The kochuri, four to a plate at Rs 32, was not very exciting to be honest as one didn't get the flavour of hing in it. It was filling though and was served with a cubed potato curry or alur jhol and a sweet and tangy tamarind chutney. There were fried and salted finely chopped chillies on our plates which our waiter suggested we try with the kochuri. When I did so, I saw that it did indeed liven up the taste. Like in Anadi, here too the service was warm and friendly and the staff seemed to proud of where they worked and wanted to ensure that the customers shared their love. I was told by the staff that the place is more than the hundred years old. That the owners and founder were non-Bengalis. Bihari according to one of the waiters and from Allahabad, which is more likely, according to the cashier. There were pictures of Amitabh Bachchan in the movie Piku pasted on the walls. He had apparently stepped in here for a nibble the staff told me. "They don't eat much," they said and then proudly said, "Allahabad is Bachchan's home town too."

What won us over at Shree Krishna were the sweets. We enjoyed the very pleasantly spongy rosagullas and the lyangchas which were served hot and which tasted majestic. Lyangchas are elongated versions of pantuas. These are Bengals version of gulab jamun but are made with chhana (cottage cheese) and not mava (reduced milk).

Superb hot lyangcha at Shree Krishna

Lovely roshogolla too

I had a kulfi falooda at the end which reminded me of dosa and kulfi treats that my mom would offer my brother and me at Indramahal at near the Esplanade Station when we were in school. I used to love eating the kulfi once it melted and when the rose syrup melted into it and the noodles added to the fun. This falooda has none of the sabja seeds that Mumbai faloodas have and which I detest. Ma used to take us to Indramahal near Esplanade metro for this.

Kolkata kulfi falooda

Back home at Bansdroni

I finally bid my friends goodbye after a lovely outing and went home to granny's to rest. I later headed back to our own apartment at Bansdroni to get it cleaned. I decided to walk back to granny's from home.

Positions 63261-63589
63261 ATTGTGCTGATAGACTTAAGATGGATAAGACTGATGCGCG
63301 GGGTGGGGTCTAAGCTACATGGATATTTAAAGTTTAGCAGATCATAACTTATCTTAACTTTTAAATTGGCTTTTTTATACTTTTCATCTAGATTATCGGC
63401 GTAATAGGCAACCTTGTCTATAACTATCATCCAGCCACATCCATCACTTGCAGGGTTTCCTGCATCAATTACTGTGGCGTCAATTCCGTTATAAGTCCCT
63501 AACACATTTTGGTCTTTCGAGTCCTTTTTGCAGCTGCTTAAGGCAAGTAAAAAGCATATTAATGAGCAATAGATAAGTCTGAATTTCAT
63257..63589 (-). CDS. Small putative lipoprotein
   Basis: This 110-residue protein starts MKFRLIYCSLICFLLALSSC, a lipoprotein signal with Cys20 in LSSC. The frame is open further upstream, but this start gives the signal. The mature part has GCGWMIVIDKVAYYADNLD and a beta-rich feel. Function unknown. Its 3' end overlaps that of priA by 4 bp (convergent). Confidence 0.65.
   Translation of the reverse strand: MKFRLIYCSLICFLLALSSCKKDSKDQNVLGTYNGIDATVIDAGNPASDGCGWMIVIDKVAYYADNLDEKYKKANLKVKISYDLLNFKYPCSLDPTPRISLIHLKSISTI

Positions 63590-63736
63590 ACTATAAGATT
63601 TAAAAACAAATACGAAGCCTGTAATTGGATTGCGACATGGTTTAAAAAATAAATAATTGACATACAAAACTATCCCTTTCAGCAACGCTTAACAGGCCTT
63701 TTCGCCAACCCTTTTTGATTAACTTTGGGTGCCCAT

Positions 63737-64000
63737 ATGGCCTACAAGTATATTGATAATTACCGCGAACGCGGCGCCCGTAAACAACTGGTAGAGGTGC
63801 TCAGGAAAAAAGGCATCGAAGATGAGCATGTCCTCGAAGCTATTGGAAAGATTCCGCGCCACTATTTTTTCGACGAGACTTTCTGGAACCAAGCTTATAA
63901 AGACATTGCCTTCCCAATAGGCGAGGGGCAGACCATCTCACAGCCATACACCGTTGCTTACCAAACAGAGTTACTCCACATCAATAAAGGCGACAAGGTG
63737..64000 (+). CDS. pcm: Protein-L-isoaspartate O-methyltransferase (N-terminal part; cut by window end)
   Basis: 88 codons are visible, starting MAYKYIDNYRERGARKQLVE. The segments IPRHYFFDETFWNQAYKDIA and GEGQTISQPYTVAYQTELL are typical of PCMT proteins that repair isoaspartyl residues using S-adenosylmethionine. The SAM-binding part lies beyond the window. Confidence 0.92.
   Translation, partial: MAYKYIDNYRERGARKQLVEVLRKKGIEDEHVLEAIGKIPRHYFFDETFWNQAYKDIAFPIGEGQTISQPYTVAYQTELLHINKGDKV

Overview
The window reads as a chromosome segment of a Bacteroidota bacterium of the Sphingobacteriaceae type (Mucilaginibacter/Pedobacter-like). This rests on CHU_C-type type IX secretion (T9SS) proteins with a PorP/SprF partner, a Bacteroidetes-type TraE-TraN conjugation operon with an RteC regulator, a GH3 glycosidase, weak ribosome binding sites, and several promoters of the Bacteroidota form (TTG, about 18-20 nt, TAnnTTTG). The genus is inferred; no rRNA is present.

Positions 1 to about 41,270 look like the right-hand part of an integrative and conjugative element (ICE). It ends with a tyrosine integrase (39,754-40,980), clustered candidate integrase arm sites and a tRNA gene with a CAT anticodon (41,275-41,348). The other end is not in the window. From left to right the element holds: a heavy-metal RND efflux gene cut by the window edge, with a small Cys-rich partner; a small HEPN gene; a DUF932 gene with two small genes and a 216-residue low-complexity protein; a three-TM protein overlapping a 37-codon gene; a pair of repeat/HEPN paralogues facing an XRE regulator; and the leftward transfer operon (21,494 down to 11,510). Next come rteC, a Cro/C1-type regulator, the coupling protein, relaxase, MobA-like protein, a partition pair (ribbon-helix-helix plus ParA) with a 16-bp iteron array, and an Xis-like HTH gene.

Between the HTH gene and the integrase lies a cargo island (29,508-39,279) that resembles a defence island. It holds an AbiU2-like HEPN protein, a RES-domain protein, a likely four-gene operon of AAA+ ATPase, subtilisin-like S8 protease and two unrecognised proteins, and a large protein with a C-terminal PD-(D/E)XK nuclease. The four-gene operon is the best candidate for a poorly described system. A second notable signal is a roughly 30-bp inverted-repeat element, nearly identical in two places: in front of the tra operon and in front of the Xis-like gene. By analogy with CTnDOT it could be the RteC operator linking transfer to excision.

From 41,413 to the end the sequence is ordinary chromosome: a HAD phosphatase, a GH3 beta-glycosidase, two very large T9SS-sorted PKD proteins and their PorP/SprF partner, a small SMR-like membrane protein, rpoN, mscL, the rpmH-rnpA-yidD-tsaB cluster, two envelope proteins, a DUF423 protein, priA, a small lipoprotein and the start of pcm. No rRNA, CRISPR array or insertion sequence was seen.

I indulged in some nostalgia on the way as I bought my favourite Mukhorochok jhal papdi chanachoor in the muri and chanachoor my mother swears by and which is near the Bansdroni bridge. It is very crowded during the day and buying anything here is tough thanks to the crowds. Tonight I came back happy with my spoils for Mumbai. As I walked home, I passed by the homeopathic doc that we used to go to as kids. I used to love his sugared white pills which were lacedwith a touch of spirit.

I was drenched in sweat when I reached home. Didu's night attendant of years, Anjali, was back which was great as I was going to leave the next day. It is thanks to her little leave of absence that I had got make this trip. Anjali couldn't figure out why I had walked in the heat and looked at me as if I had lost it!

I wanted to rush straight for a shower after the walk but didu said, 'jiriye ne, thanda lagbe.' Cool down first and rest a bit or you will catch a cold. 

No one had told me this in years. To be honest, if my mom said this to me, I'd shrug her away and tell her that I am old enough to look after myself.

In this case, I did listen to granny and waited a bit before my bath.

Dinner with didu

Left to right:
Row 1: Kolar kofta, rice
Row 2: Pabda maach, ilish machh

Didu had cooked dinner for me with the help of her attendants. She waited I clicked pictures of the food before I ate. Like everyone else in the family, didu is used to it by now.

The thing about grandmas is that their kitchens don't have soft yellow lights or pretty crockery required for a good food shot, but the food that comes out of their kitchens is memorable and legendary.

Today my grandma made me a dinner of kancha kolar kofta (mashed unripe banana kofta), pabda cooked in doi posto (curd and poppy seeds) and ilisher tel jhol (Hilsa cooked with brinjal and tempered with Nigela seeds). Over dinner I took the broad recipes for the fish curries from her.

My didu was born in Dhaka and then lived in Jalpaiguri after marriage lived in Allahabad and New Delhi with my grandpa till they moved to Kolkata after he retired. What you see on the table are influences from all stages of her life.

When I praised her cooking she said with the quiet pride of a an accomplished creative person, 'mora haathi dosh lakh'...There's still some fight left in me, and then added, "even today I don't have to check twice after adding salt.' 

She sure was right. The seasoning in each dish was perfect.

We chatted over dinner and I got to know from her that the my grandparents had brought the dining table where we had dinner, over to Kolkata from Delhi and that my mother had bought it with her first salary.

Which means the table is older than me!